“My imagination completely controls me, and forever feeds the fire that burns with dark red light in my heart by bringing me the best dreams. I’ve always had a wild imagination, a big heart and a tortured soul so I feel that dark fantasy, love and horror are in my blood.”–Kim Elizabeth
It’s no secret Neil Marshall is one of my favorite directors. I have all his films (Dog Soldiers, The Descent, Doomsday, and Centurion) on DVD and have watched each of them numerous times. I actually stopped to wonder why I like his style. The answer is he tells the kind of grand-in-scale stories on the screen that I’d like to tell in my manuscripts. The kind of stories where you can lose yourself for two hours and not mind. He also does a fantastic job of getting the most out of very little and making his productions seem much larger than they really are. Dog Soldiers is a perfect example of both.
Set in the Highlands of Scotland, a group of reserve soldiers is pit against a Special Forces unit in a series of war games. Ignoring the campfire tales of missing campers and ominous stories of local wildlife, the squad stumbles on the bloody remains of their Special Forces adversaries. Among the carnage they discover a wounded Captain Ryan, played brilliantly by Liam Cunningham. What’s strange is the amount of empty shell casings and a lack of enemy casualties. Ryan mumbles something about there was only supposed to be one. The reserves ditch their blank rounds for live ammunition and their harmless weekend of war games turns into a live operation. Without radio communication they’re forced to fight off unseen enemies as night falls until they stumble onto a lone traveller on the road. She agrees to take them to a nearby farm so they can sort things out. It turns out Captain Ryan was using the reserve squad as bait in order to capture a werewolf. Who will survive the night? You’ll have to watch in order to find out!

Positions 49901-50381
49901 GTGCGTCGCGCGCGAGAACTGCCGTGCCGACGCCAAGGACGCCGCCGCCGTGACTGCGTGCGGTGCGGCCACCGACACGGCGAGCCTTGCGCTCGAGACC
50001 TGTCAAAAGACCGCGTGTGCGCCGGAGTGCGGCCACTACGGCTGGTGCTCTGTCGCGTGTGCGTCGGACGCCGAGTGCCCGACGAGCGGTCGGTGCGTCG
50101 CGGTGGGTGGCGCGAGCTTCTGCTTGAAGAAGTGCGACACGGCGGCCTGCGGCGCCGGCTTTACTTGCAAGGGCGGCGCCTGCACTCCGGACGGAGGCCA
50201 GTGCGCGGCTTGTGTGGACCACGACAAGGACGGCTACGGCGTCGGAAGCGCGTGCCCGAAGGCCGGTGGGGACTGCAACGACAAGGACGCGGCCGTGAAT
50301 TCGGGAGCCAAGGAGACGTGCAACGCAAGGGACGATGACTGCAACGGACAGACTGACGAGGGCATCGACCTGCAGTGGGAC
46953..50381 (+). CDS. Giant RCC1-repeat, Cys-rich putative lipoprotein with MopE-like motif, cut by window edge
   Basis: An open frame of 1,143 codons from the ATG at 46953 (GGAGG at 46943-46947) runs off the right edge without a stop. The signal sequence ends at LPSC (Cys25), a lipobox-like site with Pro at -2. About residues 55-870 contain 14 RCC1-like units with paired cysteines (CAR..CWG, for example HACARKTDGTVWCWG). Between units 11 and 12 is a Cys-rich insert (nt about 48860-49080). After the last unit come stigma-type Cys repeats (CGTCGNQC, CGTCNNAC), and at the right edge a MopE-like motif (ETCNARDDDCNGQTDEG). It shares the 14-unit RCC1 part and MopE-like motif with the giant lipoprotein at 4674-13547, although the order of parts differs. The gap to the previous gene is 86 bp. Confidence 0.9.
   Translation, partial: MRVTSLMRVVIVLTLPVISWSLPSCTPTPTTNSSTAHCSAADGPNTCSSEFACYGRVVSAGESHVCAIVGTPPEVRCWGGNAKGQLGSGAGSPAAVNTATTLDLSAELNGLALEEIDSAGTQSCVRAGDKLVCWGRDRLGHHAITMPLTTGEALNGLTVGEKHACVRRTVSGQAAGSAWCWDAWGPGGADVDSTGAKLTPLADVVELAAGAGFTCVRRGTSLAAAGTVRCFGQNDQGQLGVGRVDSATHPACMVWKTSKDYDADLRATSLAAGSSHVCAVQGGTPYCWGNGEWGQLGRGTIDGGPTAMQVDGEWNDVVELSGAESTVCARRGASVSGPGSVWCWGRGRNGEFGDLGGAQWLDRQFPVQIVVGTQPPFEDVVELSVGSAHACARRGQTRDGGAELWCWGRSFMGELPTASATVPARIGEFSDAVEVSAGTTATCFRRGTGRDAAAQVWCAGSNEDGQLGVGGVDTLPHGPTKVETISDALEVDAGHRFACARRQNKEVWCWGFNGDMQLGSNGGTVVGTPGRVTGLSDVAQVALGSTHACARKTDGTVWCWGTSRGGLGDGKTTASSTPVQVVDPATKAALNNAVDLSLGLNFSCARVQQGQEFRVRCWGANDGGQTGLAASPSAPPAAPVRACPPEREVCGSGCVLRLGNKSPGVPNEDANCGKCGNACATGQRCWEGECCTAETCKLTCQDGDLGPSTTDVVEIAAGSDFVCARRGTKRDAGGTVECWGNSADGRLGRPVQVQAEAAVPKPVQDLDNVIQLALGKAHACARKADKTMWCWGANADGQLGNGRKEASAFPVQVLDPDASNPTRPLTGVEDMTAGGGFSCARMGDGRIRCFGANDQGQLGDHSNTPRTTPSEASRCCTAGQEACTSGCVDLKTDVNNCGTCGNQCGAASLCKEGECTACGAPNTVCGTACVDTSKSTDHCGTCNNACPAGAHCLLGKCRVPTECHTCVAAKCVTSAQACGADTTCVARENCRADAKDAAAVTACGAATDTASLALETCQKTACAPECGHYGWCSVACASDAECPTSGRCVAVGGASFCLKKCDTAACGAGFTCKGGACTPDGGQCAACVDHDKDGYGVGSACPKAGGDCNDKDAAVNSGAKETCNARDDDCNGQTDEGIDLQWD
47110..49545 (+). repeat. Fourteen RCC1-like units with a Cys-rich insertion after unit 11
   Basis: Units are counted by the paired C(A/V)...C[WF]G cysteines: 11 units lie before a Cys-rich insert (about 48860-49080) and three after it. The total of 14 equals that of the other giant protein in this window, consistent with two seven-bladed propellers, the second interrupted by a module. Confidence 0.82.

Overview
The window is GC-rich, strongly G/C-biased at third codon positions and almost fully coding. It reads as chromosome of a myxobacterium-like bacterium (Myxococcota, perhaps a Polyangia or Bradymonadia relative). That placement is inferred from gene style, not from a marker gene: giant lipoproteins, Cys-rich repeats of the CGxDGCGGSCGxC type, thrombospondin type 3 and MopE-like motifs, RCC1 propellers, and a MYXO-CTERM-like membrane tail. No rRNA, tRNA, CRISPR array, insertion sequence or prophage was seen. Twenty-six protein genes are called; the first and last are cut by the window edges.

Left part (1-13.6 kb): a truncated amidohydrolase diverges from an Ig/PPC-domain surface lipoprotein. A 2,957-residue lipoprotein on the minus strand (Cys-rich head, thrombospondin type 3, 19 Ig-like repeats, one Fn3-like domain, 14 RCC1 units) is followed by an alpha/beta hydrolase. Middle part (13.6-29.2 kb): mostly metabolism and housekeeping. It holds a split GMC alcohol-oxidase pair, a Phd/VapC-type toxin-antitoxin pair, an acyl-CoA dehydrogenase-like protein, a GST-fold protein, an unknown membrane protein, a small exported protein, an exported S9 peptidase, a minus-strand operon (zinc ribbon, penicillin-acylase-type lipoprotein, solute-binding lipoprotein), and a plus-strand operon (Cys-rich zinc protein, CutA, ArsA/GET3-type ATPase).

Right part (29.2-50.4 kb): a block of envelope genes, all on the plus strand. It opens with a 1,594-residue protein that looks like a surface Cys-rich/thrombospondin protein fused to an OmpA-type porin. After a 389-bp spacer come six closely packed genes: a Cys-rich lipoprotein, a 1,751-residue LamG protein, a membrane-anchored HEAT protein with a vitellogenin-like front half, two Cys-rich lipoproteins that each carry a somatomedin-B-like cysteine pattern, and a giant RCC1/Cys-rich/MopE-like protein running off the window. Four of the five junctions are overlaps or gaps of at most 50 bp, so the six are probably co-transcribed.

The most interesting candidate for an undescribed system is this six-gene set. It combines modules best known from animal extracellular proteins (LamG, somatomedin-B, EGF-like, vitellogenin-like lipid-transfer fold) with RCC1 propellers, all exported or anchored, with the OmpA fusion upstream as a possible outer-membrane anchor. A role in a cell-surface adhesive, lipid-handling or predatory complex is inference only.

If you haven’t seen this worthy addition to the werewolf genre, stop reading this post and find a copy. Dog Soldiers is quite possibly one of the best low-budget horror films of all time. While the special effects aren’t the best, Mr. Marshall makes up for it by keeping the creatures in the shadows. This creates an air of mystery that actually adds to the tension, and is a brilliant move. The cast is full of gems like Liam Cunningham (Davos on HBO’s Game of Thrones, Clash of the Titans remake, and Centurion), Kevin McKidd (HBO’s Rome, Percy Jackson, and Brave), and Sean Pertwee (Formula 51, Doomsday, and Soldier) who shine on the big screen. Combining werewolves, soldiers, and plenty of action, Dog Soldiers is a fast paced, bloody good time, which is sure to please horror lovers as well as action lovers. Give it a try, you won’t be sorry.